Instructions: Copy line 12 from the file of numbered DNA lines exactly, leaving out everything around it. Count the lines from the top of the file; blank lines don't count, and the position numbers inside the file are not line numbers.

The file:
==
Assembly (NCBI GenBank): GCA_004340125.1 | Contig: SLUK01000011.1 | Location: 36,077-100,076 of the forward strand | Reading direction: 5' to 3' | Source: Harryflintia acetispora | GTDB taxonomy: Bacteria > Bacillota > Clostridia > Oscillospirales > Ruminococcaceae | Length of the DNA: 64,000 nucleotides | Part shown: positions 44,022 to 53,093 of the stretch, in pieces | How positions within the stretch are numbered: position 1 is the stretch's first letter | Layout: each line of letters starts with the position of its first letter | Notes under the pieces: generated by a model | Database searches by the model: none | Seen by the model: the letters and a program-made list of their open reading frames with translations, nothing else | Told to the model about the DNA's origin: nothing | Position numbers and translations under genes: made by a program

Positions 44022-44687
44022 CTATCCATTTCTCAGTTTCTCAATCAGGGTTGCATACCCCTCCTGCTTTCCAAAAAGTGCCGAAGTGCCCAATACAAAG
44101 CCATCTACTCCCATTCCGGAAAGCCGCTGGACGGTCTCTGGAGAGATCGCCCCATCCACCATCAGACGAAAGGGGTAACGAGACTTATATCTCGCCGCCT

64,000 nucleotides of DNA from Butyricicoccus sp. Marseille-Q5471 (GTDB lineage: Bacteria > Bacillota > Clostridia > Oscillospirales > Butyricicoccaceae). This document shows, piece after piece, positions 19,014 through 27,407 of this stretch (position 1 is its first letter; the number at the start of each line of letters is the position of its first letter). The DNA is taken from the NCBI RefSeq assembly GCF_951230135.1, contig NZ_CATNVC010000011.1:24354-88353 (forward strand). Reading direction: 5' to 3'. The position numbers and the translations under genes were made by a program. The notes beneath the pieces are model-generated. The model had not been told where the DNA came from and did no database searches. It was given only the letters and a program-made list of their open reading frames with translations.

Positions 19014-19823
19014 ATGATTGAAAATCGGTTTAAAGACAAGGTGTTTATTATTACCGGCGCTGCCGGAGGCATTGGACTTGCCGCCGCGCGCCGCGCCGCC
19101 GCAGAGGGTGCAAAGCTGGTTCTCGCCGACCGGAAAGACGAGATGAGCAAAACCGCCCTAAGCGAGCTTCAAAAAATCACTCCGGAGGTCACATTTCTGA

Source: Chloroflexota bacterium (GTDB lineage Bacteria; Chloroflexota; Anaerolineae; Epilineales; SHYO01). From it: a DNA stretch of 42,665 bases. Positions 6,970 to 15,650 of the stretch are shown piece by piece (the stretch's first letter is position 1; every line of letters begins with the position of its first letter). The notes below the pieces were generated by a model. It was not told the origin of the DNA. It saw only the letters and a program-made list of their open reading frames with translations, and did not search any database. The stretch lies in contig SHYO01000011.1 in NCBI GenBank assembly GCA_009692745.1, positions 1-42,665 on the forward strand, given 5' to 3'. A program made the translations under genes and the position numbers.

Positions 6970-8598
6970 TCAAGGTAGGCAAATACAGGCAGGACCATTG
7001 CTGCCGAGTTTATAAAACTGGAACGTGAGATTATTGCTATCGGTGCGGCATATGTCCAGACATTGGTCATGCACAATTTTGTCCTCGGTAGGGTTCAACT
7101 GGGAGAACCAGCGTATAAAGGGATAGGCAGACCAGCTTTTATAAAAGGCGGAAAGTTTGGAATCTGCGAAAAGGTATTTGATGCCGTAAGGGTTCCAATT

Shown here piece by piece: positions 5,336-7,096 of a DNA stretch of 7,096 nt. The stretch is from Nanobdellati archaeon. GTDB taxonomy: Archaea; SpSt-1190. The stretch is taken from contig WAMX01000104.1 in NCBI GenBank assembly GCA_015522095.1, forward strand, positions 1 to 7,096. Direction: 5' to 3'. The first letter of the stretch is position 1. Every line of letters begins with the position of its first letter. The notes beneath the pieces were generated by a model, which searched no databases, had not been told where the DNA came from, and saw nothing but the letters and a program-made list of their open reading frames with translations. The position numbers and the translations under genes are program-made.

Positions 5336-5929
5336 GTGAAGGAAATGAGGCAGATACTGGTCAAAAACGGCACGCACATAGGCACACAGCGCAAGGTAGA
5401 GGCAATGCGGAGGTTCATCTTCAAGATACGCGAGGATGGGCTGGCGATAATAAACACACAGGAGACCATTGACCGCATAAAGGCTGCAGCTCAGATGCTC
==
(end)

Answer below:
7001 CTGCCGAGTTTATAAAACTGGAACGTGAGATTATTGCTATCGGTGCGGCATATGTCCAGACATTGGTCATGCACAATTTTGTCCTCGGTAGGGTTCAACT